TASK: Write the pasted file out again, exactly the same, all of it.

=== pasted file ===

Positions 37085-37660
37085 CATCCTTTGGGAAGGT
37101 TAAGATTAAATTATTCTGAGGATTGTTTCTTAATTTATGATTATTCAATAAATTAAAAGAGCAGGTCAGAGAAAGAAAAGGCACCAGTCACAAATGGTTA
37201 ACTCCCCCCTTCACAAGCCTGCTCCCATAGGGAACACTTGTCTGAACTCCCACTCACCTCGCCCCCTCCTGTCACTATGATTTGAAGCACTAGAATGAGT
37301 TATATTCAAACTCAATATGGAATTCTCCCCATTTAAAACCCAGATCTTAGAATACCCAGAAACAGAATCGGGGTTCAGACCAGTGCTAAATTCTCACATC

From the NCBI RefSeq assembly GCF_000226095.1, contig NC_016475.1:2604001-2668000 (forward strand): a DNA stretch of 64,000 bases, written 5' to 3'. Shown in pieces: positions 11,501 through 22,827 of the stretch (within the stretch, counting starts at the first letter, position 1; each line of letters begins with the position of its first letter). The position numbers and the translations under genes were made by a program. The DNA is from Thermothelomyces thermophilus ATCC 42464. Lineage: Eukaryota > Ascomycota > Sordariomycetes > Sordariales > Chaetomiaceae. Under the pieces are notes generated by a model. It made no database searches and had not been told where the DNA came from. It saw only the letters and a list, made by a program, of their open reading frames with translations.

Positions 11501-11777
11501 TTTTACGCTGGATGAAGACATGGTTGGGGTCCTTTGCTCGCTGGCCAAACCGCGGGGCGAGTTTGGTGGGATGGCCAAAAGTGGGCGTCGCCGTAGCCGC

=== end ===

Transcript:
Positions 37085-37660
37085 CATCCTTTGGGAAGGT
37101 TAAGATTAAATTATTCTGAGGATTGTTTCTTAATTTATGATTATTCAATAAATTAAAAGAGCAGGTCAGAGAAAGAAAAGGCACCAGTCACAAATGGTTA
37201 ACTCCCCCCTTCACAAGCCTGCTCCCATAGGGAACACTTGTCTGAACTCCCACTCACCTCGCCCCCTCCTGTCACTATGATTTGAAGCACTAGAATGAGT
37301 TATATTCAAACTCAATATGGAATTCTCCCCATTTAAAACCCAGATCTTAGAATACCCAGAAACAGAATCGGGGTTCAGACCAGTGCTAAATTCTCACATC

From the NCBI RefSeq assembly GCF_000226095.1, contig NC_016475.1:2604001-2668000 (forward strand): a DNA stretch of 64,000 bases, written 5' to 3'. Shown in pieces: positions 11,501 through 22,827 of the stretch (within the stretch, counting starts at the first letter, position 1; each line of letters begins with the position of its first letter). The position numbers and the translations under genes were made by a program. The DNA is from Thermothelomyces thermophilus ATCC 42464. Lineage: Eukaryota > Ascomycota > Sordariomycetes > Sordariales > Chaetomiaceae. Under the pieces are notes generated by a model. It made no database searches and had not been told where the DNA came from. It saw only the letters and a list, made by a program, of their open reading frames with translations.

Positions 11501-11777
11501 TTTTACGCTGGATGAAGACATGGTTGGGGTCCTTTGCTCGCTGGCCAAACCGCGGGGCGAGTTTGGTGGGATGGCCAAAAGTGGGCGTCGCCGTAGCCGC